Average temperature in Slovenia up 2C in last 50 years

Ljubljana, 15 May - Slovenia, a signatory of the Paris Agreement, has seen tangible proof of climate change on its territory, recording an increase in average annual temperatures of 2 degrees Celsius in the last half a century. Pollution has also affected its sea, which is however said to still be in pretty good condition.

Termometer, 37 stopinj Celzija, vročina, poletje.
Foto: Tamino Petelinšek/STA

The average temperature at the meteorological station at Mt Kredarica, located 2,514 metres above sea level, exceeded 0 degrees in 2011 for the first time since measurement began to be conducted in 1954.

This happened again in 2015 and according to the Statistics Office a similar increase of around 2 degrees has also been recorded at other weather stations in the country.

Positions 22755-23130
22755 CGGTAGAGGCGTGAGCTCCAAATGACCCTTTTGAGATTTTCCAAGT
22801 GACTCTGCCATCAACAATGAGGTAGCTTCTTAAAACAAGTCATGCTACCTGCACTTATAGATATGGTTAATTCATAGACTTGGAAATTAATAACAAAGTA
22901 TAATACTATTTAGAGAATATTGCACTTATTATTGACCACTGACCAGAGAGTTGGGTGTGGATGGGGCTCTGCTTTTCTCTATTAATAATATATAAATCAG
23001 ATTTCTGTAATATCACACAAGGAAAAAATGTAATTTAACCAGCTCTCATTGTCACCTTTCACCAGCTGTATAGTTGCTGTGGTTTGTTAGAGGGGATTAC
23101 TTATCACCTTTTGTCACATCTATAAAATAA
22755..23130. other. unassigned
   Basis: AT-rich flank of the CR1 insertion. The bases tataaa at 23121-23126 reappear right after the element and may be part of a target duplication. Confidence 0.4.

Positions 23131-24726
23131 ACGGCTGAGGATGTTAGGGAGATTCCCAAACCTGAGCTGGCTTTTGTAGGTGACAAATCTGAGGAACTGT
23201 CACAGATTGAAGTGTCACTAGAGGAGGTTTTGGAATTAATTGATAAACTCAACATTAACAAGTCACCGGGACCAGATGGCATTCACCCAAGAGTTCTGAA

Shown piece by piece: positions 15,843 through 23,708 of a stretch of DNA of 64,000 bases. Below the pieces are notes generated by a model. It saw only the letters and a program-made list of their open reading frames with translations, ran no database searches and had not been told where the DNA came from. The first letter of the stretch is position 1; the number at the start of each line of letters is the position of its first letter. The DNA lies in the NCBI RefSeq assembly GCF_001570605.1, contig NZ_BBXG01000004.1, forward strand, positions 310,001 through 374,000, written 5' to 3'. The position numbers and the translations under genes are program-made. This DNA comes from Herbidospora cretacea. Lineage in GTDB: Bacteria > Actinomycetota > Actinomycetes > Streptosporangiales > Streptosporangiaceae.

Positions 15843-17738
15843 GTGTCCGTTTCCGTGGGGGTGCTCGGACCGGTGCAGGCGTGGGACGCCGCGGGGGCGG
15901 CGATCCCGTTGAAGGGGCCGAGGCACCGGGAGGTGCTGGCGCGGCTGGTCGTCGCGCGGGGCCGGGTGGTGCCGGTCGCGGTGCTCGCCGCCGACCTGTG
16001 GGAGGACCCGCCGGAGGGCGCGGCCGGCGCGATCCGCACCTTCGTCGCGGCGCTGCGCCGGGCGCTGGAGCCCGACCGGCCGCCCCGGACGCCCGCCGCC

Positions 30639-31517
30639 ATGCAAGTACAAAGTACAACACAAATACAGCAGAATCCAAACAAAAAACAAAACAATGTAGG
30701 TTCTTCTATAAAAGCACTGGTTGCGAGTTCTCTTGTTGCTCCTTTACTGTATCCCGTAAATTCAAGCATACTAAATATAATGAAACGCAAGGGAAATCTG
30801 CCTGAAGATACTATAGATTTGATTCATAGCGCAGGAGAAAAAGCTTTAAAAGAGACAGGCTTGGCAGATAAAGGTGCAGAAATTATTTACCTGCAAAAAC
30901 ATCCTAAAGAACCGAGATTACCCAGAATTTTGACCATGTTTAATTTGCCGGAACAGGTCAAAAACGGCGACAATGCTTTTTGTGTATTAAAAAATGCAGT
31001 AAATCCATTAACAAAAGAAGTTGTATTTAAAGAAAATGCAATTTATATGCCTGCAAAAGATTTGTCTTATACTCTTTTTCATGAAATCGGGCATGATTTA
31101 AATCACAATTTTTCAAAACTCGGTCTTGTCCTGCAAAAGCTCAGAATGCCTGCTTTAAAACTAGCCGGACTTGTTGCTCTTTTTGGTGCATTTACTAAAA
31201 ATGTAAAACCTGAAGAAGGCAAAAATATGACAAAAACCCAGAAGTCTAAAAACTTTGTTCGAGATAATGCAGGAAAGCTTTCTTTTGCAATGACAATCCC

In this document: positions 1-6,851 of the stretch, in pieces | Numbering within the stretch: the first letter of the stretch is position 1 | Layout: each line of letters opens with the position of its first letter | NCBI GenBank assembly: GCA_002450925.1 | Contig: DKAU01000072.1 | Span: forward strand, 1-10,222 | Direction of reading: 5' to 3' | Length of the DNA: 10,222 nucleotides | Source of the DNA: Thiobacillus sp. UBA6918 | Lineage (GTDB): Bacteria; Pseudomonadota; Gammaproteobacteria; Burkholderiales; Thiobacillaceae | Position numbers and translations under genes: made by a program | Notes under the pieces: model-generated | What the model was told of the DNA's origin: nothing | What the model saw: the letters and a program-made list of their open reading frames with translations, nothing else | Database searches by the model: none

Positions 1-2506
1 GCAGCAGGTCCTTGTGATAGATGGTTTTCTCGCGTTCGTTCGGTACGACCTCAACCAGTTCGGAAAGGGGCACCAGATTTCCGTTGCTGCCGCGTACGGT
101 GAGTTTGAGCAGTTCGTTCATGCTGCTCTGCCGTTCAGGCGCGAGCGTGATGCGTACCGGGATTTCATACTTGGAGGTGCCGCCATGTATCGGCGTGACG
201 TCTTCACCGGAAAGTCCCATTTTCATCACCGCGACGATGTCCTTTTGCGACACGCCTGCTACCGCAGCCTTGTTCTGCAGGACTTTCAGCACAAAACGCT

The same year, 2015, also brought a 1.3% increase in greenhouse gas emissions compared to 2014, reversing an encouraging trend that began in 2008.

Emissions had risen steadily in the 1990s and all the way until the record year of 2008, when a drop occurred that is attributed to the economic crisis as well as to milder winters.

Slovenia is meanwhile doing relatively well when it comes to marine ecology, according to the Environment Agency.

The agency's Elizabeta Gabrijelčič however noted the continuing problem of high levels of tributyltin, which used to be employed for ship coatings.

Gabrijelčič explained that this was a burden from the past, since tributyltin, very harmful to marine life, takes long to disintegrate. Cooperation is being sought with Italy and Croatia, which are also subjected to this issue, she added.

Other problems highlighted by the expert include high levels of underwater noise in the traffic-heavy Trieste Gulf, as well as potential dangers arising from the import of invasive alien species in commercial ports.

She however added that at the Koper port, cargo is mostly unloaded, which doe not include the release of dangerous ballast water.

© STA, 2017